Tenders go out for gas-to-shore project manager

…Govt seeking consultants to manage NGL, power plant construction

True to their word, the Government has gone out to tender to seek consultancy firms to submit proposals for the management of the construction of the integrated Natural Gas Liquid (NGL) plant and the 300 MW power plant, all part of the gas-to-shore project.

Preliminary artist’s impression of natural gas plant (Source: EEPGL)

According to the tender, the Natural Resources Ministry is seeking a consultant who will assist the Government, represented by the Gas-to-Energy Taskforce, in designing, reviewing and supervising the construction of the project.
The consultant will also be expected to assist in the “general project management of the development of the integrated plants and contract administration throughout the project implementation process and thereafter during the defects liability period,” the Ministry explained.
The project will have an estimated duration of 42 calendar months from the date of the contract signing, with at least a 12-month defects liability period. Bidders will be required to submit a combined technical and financial proposal, by August 30, 2022.
During a press conference last month, Vice President Bharrat Jagdeo had revealed that the tender for the project manager would go out in a matter of weeks. Jagdeo had freely admitted that they do not possess the capacity to manage the implementation of such a project.
“We are going out to tender, in a matter of weeks, for an international project management group that will manage the contract on our behalf. To see that the quality is maintained and it comes in on budget and on time.”
“Because we don’t have that capability. Even at GPL, we had to get a foreign company to advise us. It’s a combined cycle, steam and power plant and stuff. Which is more stable. So, we’ll go out (thereafter) for the project management team to oversee this project on our behalf,” he had said.
The gas-to-shore project, which nine companies have already been prequalified to construct, will see the establishment of a gas processing plant (GPP) and an NGL facility. This will be capable of producing at least 4000 barrels per day, including the separating of liquefied petroleum gas.
The other component of the project is the construction of a combined cycle power plant that will generate up to 300 megawatts (MW) of power with a net 250 MW delivered into the Guyana Power and Light grid at a sub-station located on the East Bank of the Demerara River.
The scope of the US$900 million gas-to-shore project also consists of the construction of 225 kilometres of pipeline from the Liza field in the Stabroek Block offshore Guyana, where Exxon and its partners are currently producing oil.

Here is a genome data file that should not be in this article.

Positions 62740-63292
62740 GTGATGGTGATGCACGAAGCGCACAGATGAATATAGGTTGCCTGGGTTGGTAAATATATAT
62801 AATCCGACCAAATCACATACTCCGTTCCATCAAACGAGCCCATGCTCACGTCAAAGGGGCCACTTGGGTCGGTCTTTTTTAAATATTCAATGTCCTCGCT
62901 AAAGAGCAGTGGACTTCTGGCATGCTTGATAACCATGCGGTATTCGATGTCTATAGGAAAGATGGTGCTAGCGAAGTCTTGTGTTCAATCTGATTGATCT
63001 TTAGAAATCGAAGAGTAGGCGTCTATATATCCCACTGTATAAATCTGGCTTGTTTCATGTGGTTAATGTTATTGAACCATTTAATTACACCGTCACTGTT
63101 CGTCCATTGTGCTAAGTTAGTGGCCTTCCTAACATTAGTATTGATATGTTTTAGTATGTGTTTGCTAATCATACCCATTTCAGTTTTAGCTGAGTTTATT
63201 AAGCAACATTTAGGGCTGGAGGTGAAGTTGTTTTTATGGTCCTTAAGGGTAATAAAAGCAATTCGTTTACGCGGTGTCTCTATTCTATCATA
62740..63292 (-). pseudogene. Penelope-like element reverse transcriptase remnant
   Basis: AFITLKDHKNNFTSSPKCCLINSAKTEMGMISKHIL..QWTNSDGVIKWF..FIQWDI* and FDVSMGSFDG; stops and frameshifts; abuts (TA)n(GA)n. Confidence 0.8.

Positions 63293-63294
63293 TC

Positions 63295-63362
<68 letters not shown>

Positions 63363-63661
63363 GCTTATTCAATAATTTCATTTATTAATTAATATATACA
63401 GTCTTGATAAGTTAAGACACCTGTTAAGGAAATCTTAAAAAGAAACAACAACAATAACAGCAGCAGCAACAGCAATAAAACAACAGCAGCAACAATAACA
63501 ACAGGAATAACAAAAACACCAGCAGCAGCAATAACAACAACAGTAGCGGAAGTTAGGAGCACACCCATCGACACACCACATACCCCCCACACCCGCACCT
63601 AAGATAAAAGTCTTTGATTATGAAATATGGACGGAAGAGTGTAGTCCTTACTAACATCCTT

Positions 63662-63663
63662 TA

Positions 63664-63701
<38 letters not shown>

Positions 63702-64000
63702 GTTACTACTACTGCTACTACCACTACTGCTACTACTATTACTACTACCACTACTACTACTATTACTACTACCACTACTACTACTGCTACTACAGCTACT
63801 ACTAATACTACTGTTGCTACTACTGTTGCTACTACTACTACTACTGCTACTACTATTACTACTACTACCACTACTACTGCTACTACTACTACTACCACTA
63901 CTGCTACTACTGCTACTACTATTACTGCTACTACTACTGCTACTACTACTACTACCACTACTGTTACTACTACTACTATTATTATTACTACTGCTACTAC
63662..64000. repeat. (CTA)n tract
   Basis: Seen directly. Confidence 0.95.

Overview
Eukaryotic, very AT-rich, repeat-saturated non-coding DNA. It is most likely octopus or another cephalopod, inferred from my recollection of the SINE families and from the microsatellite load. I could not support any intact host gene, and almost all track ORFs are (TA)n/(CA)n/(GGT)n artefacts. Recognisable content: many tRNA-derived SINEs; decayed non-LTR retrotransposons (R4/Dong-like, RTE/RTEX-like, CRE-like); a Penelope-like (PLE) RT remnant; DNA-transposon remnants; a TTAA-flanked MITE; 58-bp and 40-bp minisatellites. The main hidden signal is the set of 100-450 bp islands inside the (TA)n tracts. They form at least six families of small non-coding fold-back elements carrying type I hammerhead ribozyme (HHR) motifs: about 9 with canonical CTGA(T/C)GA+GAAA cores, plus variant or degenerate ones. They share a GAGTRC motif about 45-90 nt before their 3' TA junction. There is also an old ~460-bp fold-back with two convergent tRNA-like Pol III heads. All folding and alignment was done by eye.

It was originally expected that preparation of the NGL plant site would commence in August of this year. The entire construction process will take some three years hence rich gas is expected to be delivered onshore by the end of 2024, and the NGL plant to be operational by mid-2025.
Head of the Gas-to-Shore Taskforce, Winston Brassington had previously explained that ExxonMobil Guyana, which is funding the pipeline aspect of the project out of cost oil, had found that there will be substantial savings from combining these two facilities. Hence, it was agreed that the power plant and the NGL plant will be done as a combined Engineering, Procurement and Construction (EPC) process.
The gas-to-shore project, which has a 25-year lifespan, is expected to employ up to 800 workers during the peak construction stage, as well as some 40 full-time workers during the operations stage, and another 50 workers during the decommissioning stage.
It features approximately 220 kilometres of a subsea pipeline offshore that will run from the Destiny and Unity Floating, Production, Storage and Offloading (FPSO) vessels in the Stabroek Block to onshore. Upon landing on the West Coast Demerara shore, the pipeline will continue approximately 25 kilometres to the NGL plant at Wales, West Bank Demerara.
The pipeline would be 12 inches and is expected to transport some 50 million standard cubic feet per day (mmscfd) of dry gas to the NGL plant but has the capacity to push as much 120 mmscfd.
The pipeline’s route onshore will follow the same path with the fibre optic cables and will terminate at Hermitage, part of the Wales Development Zone (WDZ) which will house the gas-to-shore project.
The Guyana Government has invited interested parties to make investments in the Wales Development Zone, which will be heavily industrialised and for which approximately 150 acres of land has been allocated. Those lands were previously used by the Wales Sugar Estate. (G3)